- Court awards disabled husband Ghc55,5k in compensation
- The man’s wife denied him his conjugal rights because he has Down's Syndrome
- Trouble started when social workers banned the man’s wife from 'sleeping with' him
A High Court in Leeds, UK has awarded a man suffering from Down's Syndrome Ghc55,5k as compensation after he was allegedly denied his conjugal rights by his wife.
Trouble started when the 38-year-old disabled man and his wife went for a fertility treatment, during which a psychologist informed the wife that her husband lacked mental capacity to consent to ‘sleeping together’.
Consequently, a group of social workers banned the disabled man’s wife from sleeping with him, arguing that if she did so, the she would be violating the Sexual Offenses Act of 2003.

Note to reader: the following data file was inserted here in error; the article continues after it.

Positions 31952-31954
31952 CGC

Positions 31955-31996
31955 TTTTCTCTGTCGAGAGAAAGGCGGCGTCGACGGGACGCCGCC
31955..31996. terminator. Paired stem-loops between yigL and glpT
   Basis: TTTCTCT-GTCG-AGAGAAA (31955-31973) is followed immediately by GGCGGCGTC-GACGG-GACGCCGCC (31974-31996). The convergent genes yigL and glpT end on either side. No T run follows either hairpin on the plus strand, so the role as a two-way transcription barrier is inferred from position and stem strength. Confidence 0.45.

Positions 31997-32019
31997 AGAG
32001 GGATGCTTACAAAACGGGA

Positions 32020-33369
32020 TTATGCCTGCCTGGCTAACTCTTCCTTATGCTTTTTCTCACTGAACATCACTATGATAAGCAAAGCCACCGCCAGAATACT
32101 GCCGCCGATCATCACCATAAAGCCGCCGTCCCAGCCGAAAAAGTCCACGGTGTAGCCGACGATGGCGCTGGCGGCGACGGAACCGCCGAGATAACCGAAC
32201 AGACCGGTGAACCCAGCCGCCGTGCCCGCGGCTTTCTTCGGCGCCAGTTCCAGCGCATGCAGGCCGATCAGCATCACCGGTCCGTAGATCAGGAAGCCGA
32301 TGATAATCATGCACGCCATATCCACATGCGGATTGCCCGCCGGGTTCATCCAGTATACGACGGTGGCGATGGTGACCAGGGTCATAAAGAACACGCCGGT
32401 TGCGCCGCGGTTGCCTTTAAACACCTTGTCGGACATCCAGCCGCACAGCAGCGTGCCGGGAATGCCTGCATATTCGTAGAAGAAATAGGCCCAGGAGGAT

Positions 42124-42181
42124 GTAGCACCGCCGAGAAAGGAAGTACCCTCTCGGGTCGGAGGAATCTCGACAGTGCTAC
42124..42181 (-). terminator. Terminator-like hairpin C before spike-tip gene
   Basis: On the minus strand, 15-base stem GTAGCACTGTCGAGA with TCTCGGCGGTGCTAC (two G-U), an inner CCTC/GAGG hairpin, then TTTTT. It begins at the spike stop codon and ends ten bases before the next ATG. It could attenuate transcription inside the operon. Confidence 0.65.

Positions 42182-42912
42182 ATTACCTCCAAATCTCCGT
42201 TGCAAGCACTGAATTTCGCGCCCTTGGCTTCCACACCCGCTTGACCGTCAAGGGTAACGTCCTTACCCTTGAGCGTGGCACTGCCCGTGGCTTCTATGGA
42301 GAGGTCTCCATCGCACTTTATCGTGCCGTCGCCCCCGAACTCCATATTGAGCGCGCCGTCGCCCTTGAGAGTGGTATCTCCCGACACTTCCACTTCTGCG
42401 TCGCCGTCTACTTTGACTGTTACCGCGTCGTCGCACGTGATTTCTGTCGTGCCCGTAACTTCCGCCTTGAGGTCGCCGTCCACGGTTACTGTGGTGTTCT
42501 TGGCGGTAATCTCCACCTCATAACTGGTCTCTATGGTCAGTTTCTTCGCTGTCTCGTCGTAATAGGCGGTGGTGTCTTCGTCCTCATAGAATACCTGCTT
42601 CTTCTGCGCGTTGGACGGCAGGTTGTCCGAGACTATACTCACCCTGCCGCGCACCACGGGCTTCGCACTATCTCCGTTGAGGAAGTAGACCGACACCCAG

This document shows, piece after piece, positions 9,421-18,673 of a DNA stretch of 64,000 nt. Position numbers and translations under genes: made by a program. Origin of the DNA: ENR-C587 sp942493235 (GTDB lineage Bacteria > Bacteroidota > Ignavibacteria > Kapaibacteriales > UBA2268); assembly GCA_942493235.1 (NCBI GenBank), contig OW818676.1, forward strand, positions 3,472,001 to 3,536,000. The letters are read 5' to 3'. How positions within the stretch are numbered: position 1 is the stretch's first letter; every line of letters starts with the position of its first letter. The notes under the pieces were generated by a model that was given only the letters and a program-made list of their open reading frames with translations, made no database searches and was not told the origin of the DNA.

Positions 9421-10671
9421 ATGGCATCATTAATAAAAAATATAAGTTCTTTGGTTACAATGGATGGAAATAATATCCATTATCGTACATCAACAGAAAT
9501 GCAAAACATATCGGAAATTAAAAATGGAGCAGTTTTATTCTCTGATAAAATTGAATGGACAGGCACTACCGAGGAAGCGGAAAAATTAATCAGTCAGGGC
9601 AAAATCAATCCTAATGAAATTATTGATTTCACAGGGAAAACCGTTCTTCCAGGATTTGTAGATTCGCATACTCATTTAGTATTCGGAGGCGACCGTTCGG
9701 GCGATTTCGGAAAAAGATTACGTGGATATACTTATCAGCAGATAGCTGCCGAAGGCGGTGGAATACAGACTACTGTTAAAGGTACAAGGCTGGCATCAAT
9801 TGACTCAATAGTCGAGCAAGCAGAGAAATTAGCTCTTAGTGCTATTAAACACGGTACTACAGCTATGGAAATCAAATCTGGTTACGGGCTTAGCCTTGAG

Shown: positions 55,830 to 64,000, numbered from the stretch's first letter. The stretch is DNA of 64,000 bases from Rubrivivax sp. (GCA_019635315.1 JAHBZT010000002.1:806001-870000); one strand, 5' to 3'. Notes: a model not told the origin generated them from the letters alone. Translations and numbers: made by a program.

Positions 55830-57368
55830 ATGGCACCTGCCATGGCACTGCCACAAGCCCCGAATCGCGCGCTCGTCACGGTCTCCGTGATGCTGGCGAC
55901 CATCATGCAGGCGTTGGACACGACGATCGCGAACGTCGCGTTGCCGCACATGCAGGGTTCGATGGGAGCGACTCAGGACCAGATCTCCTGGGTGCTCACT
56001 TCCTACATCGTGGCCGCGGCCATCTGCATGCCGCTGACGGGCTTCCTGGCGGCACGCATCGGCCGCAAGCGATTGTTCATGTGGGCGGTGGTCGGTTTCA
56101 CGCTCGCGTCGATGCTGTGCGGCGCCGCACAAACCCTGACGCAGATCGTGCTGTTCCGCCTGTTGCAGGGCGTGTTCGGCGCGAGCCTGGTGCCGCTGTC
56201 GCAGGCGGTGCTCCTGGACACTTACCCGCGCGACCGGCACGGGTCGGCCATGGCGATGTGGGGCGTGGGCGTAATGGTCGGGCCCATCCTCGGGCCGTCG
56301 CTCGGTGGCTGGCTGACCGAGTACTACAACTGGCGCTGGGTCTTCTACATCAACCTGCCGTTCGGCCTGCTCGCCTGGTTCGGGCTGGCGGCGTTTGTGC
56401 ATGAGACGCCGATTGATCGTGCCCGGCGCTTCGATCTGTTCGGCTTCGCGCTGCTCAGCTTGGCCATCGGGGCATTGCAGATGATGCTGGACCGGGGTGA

The Sexual Offenses Act of 2003 was enacted to protect the disabled and vulnerable people from abuse. The Act makes it illegal to engage in an intercourse with a person deemed to be suffering from mental disorder. The offense can attract up to 14 years behind bars.
However, in this case, the High Court ruled in the disabled man’s favor.
“This is a unique case,” Court of Protection judge Sir Mark Hedley said, just before he ordered the social workers who banned the man's wife from sleeping with him to compensate the husband.
The compensation was made not because of the social workers' decision to suppress the couple's conjugal rights, but rather because after they did so, they did not immediately take the initiative to educate the disabled husband on how to exercise those rights.
Name the social workers group mentioned in this case was kept secret by the court to protect it from public condemnation and criticisms.
For more about this case, watch video below: